What’s above represents the tasks that I think are most important to do a School Library, as you can see they’re grouped in a way that made sense to me. Since I worked on this spectrum in class, I’ve combined a number of things that seem to fit together better so that I feel this is a good representation of my thoughts for creating an effective and welcoming library environment. I think they all need to be done and when it comes down to the day to day running of a library, all of these will be mixed and changed depending on how that school is run and what they feel is key.
To connect to that, in class we spoke about mission statements, which can be a really powerful way to connect to people working within the school and also from outside. Its really fascinating how a mission statement is trying to do so much and how sometimes the way it connects to the goals is not as specific as it could be. So in groups we worked on putting together mission statements for imaginary schools. The one that I and LibraryGirl chose was called Sacagawea Elementary School; a forward thinking magnet school with a focus on holistic and collaborative learning.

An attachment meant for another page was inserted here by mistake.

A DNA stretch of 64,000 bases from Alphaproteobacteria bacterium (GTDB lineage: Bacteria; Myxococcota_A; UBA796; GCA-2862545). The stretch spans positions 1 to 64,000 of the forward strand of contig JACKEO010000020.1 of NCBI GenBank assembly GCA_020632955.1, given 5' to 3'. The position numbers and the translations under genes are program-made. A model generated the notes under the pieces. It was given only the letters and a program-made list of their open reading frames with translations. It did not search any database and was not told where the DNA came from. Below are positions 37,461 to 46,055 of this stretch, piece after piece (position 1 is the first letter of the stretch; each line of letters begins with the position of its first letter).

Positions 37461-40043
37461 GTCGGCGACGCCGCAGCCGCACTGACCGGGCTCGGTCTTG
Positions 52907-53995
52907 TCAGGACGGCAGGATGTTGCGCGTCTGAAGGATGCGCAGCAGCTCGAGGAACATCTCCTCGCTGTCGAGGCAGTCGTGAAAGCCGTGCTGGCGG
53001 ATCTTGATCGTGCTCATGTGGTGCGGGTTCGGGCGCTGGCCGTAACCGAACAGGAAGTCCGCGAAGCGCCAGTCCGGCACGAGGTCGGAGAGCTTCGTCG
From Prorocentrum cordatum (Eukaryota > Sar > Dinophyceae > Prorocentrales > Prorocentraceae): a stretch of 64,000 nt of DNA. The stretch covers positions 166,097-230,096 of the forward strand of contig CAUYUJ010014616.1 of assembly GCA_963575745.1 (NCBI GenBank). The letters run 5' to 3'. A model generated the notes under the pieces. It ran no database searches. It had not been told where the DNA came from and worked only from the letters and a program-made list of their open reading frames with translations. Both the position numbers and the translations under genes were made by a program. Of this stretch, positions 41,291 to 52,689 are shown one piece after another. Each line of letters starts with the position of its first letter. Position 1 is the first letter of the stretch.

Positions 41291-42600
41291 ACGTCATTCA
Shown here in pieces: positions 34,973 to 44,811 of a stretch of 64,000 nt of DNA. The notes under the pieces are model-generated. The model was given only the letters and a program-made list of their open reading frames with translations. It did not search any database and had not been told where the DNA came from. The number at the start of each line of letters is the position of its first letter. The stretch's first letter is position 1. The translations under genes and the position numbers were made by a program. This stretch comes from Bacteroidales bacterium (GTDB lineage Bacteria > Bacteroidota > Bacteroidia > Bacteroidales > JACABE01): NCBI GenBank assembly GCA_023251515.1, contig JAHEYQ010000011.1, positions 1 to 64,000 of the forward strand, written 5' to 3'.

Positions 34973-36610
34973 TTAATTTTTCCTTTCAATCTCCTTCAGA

The mission of Sacagawea Elementary School is to develop the child’s identity as a whole individual and to encourage collaboration between students and teachers.
To expand on this and create a mission statement for the library is actually quite hard since I think that a library within this school wouldn’t actually have that many changes from their mission. Since the library would hope to be at the heart of all of the collaborations between the students and teachers. Perhaps the wording might be slightly altered to give a sense of the library’s place.
Sacagawea’s Elementary School Library strives to be a place which helps to develop the child as a whole individual and be a fertile ground for collaboration between students and teachers.